One of our many universal failings and common tendencies as human beings is our individual and collective dislike of criticism, no matter how well intentioned it may be. It is a repeatedly demonstrated fact however, that criticism, when made constructively and for all the right reasons, can often stimulate self examination and a subsequent rising of our behavioral standards.
That much has been made evident by the West Indies cricket team’s recent performances during its current tour of England. In the 1st Test played at Warwickshire as England’s first ever hosted Day/Night encounter, the West Indies were badly beaten, mauled would perhaps be a far more apt description, by their hosts within three days of the scheduled five. They lost nineteen wickets well within the three playing sessions of the third day, while slumping to one of the most lopsided defeats ever experienced in the almost ninety year history of England-West Indies Tests.
Their abject 1st Test performance received global cricketing condemnation, Embarrassing, pathetic, amateur and school boyish were some of the labels that freely flowed, as descriptions of the West Indies less than impressive 1st Test performance.
As harsh as they were, the criticisms were manfully received by the team. According to the Team’s Coach, Stuart Law, during the hours, days and week that immediately followed the 1st Test defeat there were very open and totally honest discussions held between the players and the team’s coaching staff. Apparently the result was that the criticisms were accepted by the individual players as having been totally justified. The request made by the coaches was simply for each player to correct the identified faults and to worker harder at producing performances that would be more accurate reflections of their individual abilities.
In what has since been described as one of the most incredibly amazing transformations in international sporting history, less than a fortnight later the almost identical, except for two team personnel changes, group of “schoolboys” fashioned and exciting victory against their English hosts. The West Indies defeat of England by five wickets in the Headingley 2nd Test was historic in many ways and again quite an astonishing turnaround.
Their transformation from vanquished to victors was undoubtedly the result of the West Indies players having taken to heart the criticisms that had been leveled against them. The raised performance standards that were displayed during the 2nd Test was further evidence of the benefits that can be derived when justified, constructive criticism is not only accepted but also then acted upon.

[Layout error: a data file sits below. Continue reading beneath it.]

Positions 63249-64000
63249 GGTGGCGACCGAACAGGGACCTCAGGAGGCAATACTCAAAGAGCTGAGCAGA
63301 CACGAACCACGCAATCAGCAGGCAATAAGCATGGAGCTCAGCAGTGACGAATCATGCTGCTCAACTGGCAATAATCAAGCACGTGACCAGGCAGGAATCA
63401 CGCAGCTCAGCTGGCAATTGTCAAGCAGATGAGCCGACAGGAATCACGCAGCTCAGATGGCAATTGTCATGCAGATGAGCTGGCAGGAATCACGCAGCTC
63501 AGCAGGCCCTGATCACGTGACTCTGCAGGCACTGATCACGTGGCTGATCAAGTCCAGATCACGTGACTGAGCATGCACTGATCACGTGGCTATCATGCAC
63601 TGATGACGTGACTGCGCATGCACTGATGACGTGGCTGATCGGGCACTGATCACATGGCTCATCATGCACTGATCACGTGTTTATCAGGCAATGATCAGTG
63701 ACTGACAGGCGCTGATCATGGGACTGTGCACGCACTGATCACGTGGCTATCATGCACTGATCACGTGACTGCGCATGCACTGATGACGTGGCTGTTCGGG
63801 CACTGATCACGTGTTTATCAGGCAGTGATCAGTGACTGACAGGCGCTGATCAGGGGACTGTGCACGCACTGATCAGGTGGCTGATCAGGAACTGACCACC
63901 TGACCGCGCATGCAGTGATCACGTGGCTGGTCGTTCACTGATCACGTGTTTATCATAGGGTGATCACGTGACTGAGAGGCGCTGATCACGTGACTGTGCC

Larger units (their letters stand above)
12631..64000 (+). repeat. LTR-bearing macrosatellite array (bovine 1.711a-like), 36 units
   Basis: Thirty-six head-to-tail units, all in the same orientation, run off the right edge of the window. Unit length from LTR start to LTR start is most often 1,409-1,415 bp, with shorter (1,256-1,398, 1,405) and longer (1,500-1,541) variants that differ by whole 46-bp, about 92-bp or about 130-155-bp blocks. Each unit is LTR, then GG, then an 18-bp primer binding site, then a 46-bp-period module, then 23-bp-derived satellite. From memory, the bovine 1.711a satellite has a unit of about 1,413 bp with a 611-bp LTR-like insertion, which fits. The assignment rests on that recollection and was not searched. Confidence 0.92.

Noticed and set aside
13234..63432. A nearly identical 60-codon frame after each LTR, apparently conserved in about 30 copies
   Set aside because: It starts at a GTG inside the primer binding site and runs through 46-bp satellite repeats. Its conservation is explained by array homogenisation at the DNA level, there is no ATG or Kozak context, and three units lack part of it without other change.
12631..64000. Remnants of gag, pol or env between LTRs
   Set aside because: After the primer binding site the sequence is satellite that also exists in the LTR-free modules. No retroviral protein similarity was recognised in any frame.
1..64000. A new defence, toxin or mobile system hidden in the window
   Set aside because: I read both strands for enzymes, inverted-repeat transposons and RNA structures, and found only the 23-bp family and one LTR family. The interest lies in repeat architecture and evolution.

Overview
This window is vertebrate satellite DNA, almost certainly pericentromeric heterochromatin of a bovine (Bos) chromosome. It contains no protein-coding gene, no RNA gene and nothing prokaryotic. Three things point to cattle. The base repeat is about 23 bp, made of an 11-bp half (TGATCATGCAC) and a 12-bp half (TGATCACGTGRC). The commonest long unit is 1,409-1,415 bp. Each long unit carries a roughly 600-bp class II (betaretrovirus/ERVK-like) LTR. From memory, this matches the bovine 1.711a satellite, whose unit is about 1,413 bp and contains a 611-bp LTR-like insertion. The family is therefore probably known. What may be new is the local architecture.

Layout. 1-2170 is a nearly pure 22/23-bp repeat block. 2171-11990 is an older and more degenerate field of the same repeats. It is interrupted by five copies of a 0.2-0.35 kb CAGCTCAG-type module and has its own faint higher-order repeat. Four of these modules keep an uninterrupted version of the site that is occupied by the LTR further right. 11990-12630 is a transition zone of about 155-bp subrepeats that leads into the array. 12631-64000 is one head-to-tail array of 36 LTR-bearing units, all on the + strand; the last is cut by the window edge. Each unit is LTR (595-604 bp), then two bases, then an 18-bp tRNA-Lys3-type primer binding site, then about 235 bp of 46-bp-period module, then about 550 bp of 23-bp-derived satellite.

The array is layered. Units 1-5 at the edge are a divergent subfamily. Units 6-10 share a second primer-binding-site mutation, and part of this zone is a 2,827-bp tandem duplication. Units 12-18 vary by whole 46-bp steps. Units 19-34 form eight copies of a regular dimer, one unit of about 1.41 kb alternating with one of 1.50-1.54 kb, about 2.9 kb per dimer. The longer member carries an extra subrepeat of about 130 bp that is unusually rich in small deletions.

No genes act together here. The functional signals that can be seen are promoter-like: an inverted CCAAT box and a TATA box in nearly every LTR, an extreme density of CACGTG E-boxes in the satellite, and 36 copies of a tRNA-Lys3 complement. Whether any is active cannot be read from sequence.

The relevance of this most recent West Indies cricket team example to our Caribbean Canadian community lies in the fact that we tend far too often to be accepting of behavioral and value provision standards that often border on the mediocre. As much is evident during the countless boat cruises that now punctuate our Caribbean Canadian summer.
With parking costs that start at $20 per cruise, admission tickets ranging between $40-$60 and drink prices anywhere between $5-$8 for beers or spirits, cruise attendance an often be a very expensive undertaking. The final financial outlay for two individuals to attend a single four hour cruise is often, all costs include in excess of $200!
Multiply that by four or five cruises attended during the entire summer and your total expenditure for that type of entertainment alone could be almost $1,000. Yet in an almost total lack of appreciation of that fact the value provided by most Caribbean community organized cruises very often leaves far too much to be desired. Overcrowding, inferior food, crappy music and inflated drinks prices are just some of the identifiable faults often experienced by cruise enthusiasts.
Hopefully these criticisms as well intended as they are will be noted and accepted by the respective promoters. And in a manner similar to the inspirational transformation demonstrated by the West Indies team, next year’s cruise offerings will provide much improved value for money.